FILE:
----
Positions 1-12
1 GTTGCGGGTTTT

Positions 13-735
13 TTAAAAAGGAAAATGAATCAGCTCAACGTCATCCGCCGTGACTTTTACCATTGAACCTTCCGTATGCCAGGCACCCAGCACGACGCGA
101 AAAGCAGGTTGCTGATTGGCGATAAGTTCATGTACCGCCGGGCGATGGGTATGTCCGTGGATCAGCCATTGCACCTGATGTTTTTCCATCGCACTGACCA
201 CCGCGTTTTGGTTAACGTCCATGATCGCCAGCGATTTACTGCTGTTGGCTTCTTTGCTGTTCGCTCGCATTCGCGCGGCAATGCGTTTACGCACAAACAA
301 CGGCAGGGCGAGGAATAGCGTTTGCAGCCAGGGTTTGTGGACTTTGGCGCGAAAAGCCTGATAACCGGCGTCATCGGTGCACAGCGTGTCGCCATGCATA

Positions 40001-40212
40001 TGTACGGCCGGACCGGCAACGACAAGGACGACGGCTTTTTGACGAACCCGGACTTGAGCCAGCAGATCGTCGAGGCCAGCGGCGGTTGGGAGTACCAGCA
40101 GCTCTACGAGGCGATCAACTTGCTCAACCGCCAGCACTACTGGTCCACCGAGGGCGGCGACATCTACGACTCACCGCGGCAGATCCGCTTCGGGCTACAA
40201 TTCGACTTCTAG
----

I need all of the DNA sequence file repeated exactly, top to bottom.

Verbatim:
Positions 1-12
1 GTTGCGGGTTTT

Positions 13-735
13 TTAAAAAGGAAAATGAATCAGCTCAACGTCATCCGCCGTGACTTTTACCATTGAACCTTCCGTATGCCAGGCACCCAGCACGACGCGA
101 AAAGCAGGTTGCTGATTGGCGATAAGTTCATGTACCGCCGGGCGATGGGTATGTCCGTGGATCAGCCATTGCACCTGATGTTTTTCCATCGCACTGACCA
201 CCGCGTTTTGGTTAACGTCCATGATCGCCAGCGATTTACTGCTGTTGGCTTCTTTGCTGTTCGCTCGCATTCGCGCGGCAATGCGTTTACGCACAAACAA
301 CGGCAGGGCGAGGAATAGCGTTTGCAGCCAGGGTTTGTGGACTTTGGCGCGAAAAGCCTGATAACCGGCGTCATCGGTGCACAGCGTGTCGCCATGCATA

Positions 40001-40212
40001 TGTACGGCCGGACCGGCAACGACAAGGACGACGGCTTTTTGACGAACCCGGACTTGAGCCAGCAGATCGTCGAGGCCAGCGGCGGTTGGGAGTACCAGCA
40101 GCTCTACGAGGCGATCAACTTGCTCAACCGCCAGCACTACTGGTCCACCGAGGGCGGCGACATCTACGACTCACCGCGGCAGATCCGCTTCGGGCTACAA
40201 TTCGACTTCTAG